Motivated Consumers And Health Care Cost Containment

Virtually every American, at some point in their lives, has had to cut back and adjust their spending habits.  It may have been when they were saving for a honeymoon or a special gift for a loved one, or it may have been when they scrimped to put a child through college.  Sometimes the decision is forced on us, such when we are laid off or find ourselves dealing with unexpected expenses, like an unanticipated home repair.  For many people who have lost their jobs in the current recession, the time for careful personal budgeting is right now.

In my experience, consumers who are personally focused on cost containment can, and do, contain costs.  They eat out less or buy the “un-brand” alternative at the grocery store; they decide to drop a magazine subscription or two, drive instead of fly on a trip, or forgo a vacation altogether.  As the sacrifices mount, so do the savings.

That is why this article by Indiana Governor Mitch Daniels seemed sensible to me.  He reports on the Health Savings Account option offered to Indiana state employees and the significant cost savings it has achieved.  Under that system, the state deposits a set amount in an account for each employee for their health care costs for the year, and whatever the employee does not spend becomes their personal property.  The employee has an incentive to be a careful consumer — to think about what they really need, to hunt for a cheaper provider, to choose the generic alternative rather than the name brand, and so forth — and that is precisely what has happened.  The employees want to keep as much of the money in the accounts as they can manage, and as a result the State is realizing substantial savings in its health care expenditures.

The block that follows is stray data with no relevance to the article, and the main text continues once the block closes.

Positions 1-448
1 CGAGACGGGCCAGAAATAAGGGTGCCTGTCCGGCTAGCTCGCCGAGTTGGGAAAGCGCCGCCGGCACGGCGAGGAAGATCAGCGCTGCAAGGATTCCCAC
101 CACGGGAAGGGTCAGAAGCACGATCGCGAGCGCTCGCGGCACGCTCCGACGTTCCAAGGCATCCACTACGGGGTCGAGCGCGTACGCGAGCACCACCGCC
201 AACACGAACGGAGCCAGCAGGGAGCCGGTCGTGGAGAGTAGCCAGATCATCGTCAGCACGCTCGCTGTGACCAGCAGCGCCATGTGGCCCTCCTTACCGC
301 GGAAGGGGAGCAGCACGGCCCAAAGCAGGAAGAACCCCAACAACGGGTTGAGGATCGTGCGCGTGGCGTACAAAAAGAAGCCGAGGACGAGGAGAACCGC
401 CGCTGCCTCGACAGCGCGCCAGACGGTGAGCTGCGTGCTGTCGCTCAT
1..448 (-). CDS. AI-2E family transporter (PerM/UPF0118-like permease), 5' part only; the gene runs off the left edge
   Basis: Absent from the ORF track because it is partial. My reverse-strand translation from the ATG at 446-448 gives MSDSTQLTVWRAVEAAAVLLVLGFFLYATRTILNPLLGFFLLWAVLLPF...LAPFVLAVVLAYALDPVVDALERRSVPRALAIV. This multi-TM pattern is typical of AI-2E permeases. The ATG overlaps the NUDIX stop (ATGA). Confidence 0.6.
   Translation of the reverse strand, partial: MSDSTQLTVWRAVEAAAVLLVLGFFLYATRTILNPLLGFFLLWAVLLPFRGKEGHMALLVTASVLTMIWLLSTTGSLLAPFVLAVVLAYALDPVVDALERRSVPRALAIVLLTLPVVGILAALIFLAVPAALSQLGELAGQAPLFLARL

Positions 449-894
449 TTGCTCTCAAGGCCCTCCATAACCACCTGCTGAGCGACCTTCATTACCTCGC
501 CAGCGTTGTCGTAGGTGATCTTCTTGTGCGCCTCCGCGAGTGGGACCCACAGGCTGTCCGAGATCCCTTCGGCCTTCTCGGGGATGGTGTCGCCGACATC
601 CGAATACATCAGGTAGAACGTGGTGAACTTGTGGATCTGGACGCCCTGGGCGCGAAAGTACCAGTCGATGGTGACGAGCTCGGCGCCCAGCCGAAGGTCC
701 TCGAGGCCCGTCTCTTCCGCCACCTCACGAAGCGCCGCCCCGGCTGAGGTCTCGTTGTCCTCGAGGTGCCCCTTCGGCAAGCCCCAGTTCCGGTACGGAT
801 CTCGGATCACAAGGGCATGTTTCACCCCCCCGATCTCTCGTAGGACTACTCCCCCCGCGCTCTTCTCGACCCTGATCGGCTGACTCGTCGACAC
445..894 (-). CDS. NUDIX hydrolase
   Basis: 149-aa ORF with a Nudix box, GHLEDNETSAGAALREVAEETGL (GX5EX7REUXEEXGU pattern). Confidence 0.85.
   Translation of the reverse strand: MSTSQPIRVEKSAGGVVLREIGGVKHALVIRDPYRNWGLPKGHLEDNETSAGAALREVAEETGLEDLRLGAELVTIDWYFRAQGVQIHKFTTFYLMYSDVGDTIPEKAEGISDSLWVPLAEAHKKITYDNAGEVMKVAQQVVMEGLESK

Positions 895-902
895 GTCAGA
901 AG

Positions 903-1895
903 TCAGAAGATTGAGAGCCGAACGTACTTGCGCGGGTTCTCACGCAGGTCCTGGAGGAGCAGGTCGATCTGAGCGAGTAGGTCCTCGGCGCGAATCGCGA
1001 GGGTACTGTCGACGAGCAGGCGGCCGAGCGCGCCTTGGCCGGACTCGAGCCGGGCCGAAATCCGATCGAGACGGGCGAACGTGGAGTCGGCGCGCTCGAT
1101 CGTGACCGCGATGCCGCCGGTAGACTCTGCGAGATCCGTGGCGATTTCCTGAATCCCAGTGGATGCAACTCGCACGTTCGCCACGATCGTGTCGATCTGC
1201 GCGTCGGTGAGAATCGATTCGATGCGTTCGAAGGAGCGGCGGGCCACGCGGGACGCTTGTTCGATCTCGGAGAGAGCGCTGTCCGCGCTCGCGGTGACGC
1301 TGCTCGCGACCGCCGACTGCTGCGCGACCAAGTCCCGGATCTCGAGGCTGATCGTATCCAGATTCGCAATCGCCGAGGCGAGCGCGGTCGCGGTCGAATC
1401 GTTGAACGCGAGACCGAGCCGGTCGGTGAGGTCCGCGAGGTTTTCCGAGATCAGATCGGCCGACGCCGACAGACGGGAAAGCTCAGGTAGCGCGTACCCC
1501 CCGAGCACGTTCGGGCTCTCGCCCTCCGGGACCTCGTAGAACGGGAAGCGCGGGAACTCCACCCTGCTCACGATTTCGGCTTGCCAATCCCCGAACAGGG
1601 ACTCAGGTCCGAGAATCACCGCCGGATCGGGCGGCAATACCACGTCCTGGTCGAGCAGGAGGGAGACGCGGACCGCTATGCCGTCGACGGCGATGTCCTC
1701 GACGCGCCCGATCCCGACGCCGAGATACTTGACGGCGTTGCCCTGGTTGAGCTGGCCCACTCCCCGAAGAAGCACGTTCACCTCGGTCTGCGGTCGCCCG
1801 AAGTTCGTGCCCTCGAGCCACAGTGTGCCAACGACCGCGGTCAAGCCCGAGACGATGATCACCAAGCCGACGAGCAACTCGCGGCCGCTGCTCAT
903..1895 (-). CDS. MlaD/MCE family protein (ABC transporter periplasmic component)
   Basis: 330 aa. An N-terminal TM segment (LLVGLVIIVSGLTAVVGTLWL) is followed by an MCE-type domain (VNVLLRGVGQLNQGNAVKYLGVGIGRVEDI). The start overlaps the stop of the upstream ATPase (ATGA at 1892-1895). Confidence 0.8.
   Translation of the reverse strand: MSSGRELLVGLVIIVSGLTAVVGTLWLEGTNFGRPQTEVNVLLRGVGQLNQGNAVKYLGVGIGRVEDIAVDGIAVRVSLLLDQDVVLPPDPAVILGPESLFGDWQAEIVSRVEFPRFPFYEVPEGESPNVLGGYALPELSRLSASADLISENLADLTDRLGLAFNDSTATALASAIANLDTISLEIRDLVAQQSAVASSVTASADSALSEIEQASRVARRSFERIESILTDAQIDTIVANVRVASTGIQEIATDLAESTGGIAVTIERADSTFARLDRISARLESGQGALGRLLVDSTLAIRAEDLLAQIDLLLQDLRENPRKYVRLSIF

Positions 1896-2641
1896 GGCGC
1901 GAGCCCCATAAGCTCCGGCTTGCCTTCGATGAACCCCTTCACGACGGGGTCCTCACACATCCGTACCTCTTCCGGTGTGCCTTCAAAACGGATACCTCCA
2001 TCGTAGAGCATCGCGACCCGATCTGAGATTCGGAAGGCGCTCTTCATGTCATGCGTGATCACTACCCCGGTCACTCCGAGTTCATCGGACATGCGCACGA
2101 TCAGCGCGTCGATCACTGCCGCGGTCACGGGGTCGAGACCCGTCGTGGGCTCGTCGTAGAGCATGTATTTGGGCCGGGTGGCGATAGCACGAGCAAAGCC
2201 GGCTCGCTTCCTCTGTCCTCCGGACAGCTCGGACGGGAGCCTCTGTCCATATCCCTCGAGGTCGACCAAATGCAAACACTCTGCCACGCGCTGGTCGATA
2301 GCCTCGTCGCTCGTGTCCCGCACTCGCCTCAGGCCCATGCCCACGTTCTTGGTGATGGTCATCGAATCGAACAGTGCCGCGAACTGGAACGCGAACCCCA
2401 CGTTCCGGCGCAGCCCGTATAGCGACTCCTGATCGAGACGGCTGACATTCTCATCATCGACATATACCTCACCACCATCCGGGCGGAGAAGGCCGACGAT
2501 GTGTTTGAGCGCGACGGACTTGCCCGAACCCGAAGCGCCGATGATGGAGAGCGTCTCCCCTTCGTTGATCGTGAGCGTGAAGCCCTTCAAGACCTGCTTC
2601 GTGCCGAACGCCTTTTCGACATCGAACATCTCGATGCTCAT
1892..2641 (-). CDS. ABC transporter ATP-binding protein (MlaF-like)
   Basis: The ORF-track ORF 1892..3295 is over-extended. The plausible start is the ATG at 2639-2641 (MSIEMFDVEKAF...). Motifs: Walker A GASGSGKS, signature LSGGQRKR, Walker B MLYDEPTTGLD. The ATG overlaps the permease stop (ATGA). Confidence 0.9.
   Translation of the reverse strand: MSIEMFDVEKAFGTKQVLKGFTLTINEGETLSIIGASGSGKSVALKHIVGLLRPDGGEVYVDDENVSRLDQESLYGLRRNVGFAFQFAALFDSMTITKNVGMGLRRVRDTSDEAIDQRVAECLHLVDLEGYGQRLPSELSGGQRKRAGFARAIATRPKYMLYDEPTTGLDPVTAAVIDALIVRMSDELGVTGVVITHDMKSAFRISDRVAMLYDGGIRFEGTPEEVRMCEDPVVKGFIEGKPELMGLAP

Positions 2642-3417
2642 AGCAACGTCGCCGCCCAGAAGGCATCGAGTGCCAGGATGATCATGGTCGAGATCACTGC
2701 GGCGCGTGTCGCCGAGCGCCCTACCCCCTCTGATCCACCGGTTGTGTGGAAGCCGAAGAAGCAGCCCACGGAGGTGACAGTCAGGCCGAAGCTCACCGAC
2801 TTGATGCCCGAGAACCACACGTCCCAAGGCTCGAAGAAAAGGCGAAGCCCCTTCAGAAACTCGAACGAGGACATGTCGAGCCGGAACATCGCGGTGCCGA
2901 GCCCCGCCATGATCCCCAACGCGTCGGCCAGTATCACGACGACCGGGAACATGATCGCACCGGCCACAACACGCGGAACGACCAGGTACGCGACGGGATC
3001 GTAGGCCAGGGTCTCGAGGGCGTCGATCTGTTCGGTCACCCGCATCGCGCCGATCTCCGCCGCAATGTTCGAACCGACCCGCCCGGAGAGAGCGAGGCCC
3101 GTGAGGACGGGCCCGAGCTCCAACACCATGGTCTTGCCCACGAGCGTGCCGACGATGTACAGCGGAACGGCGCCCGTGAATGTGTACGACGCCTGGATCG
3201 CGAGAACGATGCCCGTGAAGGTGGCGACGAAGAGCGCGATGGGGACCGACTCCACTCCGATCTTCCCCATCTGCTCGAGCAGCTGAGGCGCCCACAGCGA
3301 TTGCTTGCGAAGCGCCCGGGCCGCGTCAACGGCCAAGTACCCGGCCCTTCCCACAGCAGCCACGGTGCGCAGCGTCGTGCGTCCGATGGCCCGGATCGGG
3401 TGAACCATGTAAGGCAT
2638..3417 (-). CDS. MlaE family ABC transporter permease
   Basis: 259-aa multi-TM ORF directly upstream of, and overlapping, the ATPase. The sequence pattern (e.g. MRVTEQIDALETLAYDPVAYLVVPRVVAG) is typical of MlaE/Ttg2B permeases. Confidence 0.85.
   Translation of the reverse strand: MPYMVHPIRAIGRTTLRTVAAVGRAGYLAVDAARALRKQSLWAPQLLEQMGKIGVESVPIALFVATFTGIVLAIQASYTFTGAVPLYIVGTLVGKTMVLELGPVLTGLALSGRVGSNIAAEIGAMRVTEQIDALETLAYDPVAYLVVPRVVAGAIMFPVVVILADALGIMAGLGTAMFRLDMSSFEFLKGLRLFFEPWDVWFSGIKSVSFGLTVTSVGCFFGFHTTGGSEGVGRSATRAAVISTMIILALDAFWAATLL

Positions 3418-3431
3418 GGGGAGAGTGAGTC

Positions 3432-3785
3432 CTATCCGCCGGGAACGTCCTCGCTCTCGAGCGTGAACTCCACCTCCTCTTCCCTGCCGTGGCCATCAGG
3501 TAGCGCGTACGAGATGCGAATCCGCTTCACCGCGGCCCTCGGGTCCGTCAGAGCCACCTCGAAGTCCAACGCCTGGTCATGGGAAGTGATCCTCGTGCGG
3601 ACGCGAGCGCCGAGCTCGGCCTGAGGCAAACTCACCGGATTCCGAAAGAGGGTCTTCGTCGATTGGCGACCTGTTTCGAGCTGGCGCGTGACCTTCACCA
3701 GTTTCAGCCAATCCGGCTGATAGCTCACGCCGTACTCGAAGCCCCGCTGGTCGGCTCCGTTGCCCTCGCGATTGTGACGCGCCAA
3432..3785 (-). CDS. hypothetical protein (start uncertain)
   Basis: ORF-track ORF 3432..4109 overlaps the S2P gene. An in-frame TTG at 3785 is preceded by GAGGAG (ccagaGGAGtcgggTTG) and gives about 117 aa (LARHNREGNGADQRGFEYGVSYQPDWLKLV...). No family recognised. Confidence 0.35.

I think one significant step toward bringing our health care costs under control would be to introduce the concept of naked financial self-interest to the health care choice equation.  Currently, individuals whose care is paid for by third parties, whether a government-sponsored plan or an employer-sponsored plan, have no incentive to engage in penny-pinching.  They don’t look for the cheapest alternative or consider whether they can reasonably forgo the service because someone else is footing the bill.  I think if they saw an impact on their pocketbook they would make those kinds of careful judgments, and the federal and state governments — and ultimately taxpayers — would benefit as a result.

Down Low For The Big Ten Champs

Last night our friends, the Carpenters, invited us to join them for the Ohio State-Illinois game.   We had a fine time at a great game.  The seniors and their family members were recognized before the game, the student section was clad in “Club Tril” t-shirts and in full-throated glory, the Buckeyes pulled away for a victory, and in doing so the Buckeyes locked up at least a share of the Big Ten championship.

Evan Turner and David Lighty celebrate a Big Ten championship

The Carpenters have great seats, only two rows from the floor, and it gives you a difference perspective to watch the game in person from up close.  On TV, the players all look about the same size, and you lose perspective on just how big they really are.  When you watch a game from the down low vantage point, you can’t help but be impressed by the quickness and athleticism of the players and the physical nature of the game, with all of those big bodies pushing and leaning and hand-checking.

The Big Ten trophy above the celebration

At the end, the players celebrated, the students rushed onto the floor, and the fans cheered lustily.  Creative students had fashioned ersatz versions of the Big Ten championship trophy and the Player of the Year Trophy and chanted “One More Year!” in hopes of enticing Evan Turner to return for his senior year.  The players then had the chance to hoist the real Big Ten trophy and to look ahead to the Big Ten tournament and NCAA tournament contests to come.